Published in Heather News volume 22 number 2 #86 spring 1999, newsletter of the North American Heather Society.
by Joyce Descloux, Randolph, NJ
Heathers in cultivation die more often from lack of water than any other cause, usually in the first season they are planted. Scary, isn't it? But it need not be, if you learn to recognize when your plants need water, and then make sure they get it in the proper way and at the proper time. Heather gardens are made in five steps, each with an aspect to watering. Let's go over them.
1. Construct the bed with lots of coarse compost, pine bark, and humus,
which hold moisture in the soil. Stones or gravel mixed in help with drainage and also with moisture retention. Put the coarser stuff at the bottom of the bed, and tuck the finer mix around the plant so that all roots are in contact with soil, not air. Water each plant as soon as you plant it. When finished planting flood the entire bed. Then mulch with bark or stones or both and water once again
2. This critical first nursery year you have to be attentive all the time. It
helps if Mother Nature sends a steady, gentle rain about three times a week, but that's not often the case, and YOU have to take over. Set a hose with a soaker nozzle on a flat stone in the middle of the bed and let water slowly seep down to the root zone. Move it about so as to permeate the entire bed. if you have trouble discerning when the soil needs watering, there are indicators you can buy to tell you The heather bed should never become dry this first year. If it does the plants will be dead before you know it.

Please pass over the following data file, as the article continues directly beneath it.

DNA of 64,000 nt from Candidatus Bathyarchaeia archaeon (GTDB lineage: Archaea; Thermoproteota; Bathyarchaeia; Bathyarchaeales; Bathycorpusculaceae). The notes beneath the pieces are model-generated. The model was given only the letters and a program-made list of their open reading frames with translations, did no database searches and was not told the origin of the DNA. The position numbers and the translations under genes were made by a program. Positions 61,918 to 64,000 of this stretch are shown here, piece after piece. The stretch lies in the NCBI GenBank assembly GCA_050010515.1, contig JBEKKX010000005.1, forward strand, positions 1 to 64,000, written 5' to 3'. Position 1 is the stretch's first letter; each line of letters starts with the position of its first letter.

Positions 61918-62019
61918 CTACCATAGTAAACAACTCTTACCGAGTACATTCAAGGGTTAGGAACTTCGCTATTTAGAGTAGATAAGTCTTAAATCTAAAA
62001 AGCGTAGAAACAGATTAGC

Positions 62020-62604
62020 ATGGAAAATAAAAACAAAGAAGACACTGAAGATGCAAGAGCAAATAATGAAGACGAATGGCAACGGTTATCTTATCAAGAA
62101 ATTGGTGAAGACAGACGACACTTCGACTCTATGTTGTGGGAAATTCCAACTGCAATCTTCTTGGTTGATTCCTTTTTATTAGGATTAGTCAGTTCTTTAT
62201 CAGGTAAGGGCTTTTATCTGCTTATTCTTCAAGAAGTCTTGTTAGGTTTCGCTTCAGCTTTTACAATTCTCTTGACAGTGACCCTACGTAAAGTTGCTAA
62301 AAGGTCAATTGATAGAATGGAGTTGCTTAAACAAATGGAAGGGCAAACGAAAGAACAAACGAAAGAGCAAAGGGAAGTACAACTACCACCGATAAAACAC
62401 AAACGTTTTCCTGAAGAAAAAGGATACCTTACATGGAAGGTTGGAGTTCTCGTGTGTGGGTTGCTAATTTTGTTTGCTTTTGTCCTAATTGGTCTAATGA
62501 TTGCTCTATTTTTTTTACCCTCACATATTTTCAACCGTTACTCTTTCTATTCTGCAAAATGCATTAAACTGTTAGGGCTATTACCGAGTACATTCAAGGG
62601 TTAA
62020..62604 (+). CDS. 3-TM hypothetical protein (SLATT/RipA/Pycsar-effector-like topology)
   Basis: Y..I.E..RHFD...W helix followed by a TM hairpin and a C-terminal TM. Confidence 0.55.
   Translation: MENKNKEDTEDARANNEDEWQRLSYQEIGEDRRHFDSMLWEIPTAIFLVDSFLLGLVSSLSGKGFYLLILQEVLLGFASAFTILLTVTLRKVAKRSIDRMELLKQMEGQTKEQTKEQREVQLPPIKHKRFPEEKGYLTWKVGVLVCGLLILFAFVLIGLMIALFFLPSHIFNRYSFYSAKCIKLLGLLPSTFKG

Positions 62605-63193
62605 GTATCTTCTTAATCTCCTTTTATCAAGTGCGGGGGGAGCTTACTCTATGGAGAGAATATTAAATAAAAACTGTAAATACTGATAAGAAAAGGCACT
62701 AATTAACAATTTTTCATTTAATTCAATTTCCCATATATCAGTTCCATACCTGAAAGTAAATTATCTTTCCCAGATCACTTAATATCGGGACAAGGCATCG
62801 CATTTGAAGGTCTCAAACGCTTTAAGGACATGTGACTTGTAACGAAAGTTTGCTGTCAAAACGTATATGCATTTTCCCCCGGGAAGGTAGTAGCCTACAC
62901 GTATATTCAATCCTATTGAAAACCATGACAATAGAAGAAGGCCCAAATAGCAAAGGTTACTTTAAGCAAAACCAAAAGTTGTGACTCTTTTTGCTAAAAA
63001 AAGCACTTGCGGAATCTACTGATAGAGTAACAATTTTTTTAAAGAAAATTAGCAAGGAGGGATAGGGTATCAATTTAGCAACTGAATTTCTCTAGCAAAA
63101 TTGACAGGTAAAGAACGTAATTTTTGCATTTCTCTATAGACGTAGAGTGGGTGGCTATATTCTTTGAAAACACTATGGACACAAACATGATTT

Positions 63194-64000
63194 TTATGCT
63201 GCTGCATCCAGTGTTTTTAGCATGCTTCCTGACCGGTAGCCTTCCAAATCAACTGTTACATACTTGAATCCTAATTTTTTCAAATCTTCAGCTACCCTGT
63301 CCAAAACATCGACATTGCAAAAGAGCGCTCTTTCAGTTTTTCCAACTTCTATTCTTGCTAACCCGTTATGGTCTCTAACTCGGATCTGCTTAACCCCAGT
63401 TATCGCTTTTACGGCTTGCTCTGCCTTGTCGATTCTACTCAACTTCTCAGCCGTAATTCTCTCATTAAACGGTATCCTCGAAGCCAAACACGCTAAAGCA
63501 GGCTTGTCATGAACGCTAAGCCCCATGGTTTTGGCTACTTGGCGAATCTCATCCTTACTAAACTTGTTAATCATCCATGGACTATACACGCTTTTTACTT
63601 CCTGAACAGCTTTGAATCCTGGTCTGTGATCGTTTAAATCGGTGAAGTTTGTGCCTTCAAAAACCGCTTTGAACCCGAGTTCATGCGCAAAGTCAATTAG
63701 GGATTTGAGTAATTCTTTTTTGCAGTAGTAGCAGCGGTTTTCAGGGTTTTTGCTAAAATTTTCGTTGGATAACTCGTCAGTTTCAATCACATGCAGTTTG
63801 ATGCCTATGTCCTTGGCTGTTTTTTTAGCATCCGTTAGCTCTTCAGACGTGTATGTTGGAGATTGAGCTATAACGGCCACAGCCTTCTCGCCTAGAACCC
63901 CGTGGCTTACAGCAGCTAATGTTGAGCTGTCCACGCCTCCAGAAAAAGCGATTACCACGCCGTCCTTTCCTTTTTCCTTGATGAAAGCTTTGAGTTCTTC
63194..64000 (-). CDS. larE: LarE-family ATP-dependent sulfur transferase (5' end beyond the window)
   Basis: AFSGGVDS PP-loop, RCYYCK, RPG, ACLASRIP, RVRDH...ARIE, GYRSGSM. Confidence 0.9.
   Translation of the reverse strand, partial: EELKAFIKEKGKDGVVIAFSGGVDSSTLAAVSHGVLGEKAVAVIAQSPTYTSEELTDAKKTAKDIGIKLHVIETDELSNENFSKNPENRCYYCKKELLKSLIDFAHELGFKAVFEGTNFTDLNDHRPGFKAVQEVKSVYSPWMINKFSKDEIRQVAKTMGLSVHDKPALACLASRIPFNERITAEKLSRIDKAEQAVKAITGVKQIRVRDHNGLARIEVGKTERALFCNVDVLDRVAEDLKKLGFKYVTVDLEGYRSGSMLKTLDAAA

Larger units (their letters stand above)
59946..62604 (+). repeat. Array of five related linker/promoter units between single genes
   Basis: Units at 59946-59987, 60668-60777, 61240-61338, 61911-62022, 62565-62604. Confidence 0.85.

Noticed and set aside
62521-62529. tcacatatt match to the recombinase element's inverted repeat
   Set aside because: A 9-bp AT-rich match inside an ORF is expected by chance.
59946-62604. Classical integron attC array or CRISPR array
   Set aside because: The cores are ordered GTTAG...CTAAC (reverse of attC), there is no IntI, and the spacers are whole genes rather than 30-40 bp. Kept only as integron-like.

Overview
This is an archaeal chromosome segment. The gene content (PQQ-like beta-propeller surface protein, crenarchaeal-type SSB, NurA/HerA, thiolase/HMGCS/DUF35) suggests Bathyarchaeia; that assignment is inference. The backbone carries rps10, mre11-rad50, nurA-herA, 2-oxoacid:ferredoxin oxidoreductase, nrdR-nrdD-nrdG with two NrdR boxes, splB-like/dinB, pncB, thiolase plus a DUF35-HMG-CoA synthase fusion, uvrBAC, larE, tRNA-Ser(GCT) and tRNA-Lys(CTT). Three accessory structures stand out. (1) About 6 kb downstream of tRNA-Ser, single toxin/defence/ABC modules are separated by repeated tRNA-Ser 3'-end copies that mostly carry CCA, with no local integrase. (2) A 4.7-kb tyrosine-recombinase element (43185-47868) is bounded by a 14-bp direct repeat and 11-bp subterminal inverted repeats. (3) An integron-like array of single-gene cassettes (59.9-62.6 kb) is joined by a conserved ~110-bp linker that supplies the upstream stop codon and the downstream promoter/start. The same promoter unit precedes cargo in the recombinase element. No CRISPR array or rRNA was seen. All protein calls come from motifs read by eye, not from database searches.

3. The second year is developmental. You may have to replace or move
plants. You will need to prune heathers a little in spring. You should also add more mulch, as this breaks down. Except for new plantings which need Step Two care, your plants should be established well enough not to need watering more than once a week or ten days (when it doesn't rain), except during a heat wave. Water early in the day so that the wet foliage dries before nightfall.
4. In their third year your heathers should give lots of bloom if they have been well cared for. Their roots will have knit together beneath the soil in a thick water-holding web which supplies most of their needs. Beyond routine pruning and additional mulch, they should need little care. Give supplemental watering only after two weeks or more without rain.
5. In the fourth or fifth year. depending on the varieties you are growing, your plantings should be mature enough not to need more than routine maintenance to keep the beds in good order. By now you will have seen that yearly pruning keeps heathers tidy and healthy and also promotes maximum bloom. Adding mulch periodically keeps the plants from growing too high out of the ground. It also keeps the bed from settling too much as the compost down below decomposes. But it primarily keeps the bed from drying out. Water only in times of drought, a month without rain. Your heathers are grown up now and "on their own." Enjoy them!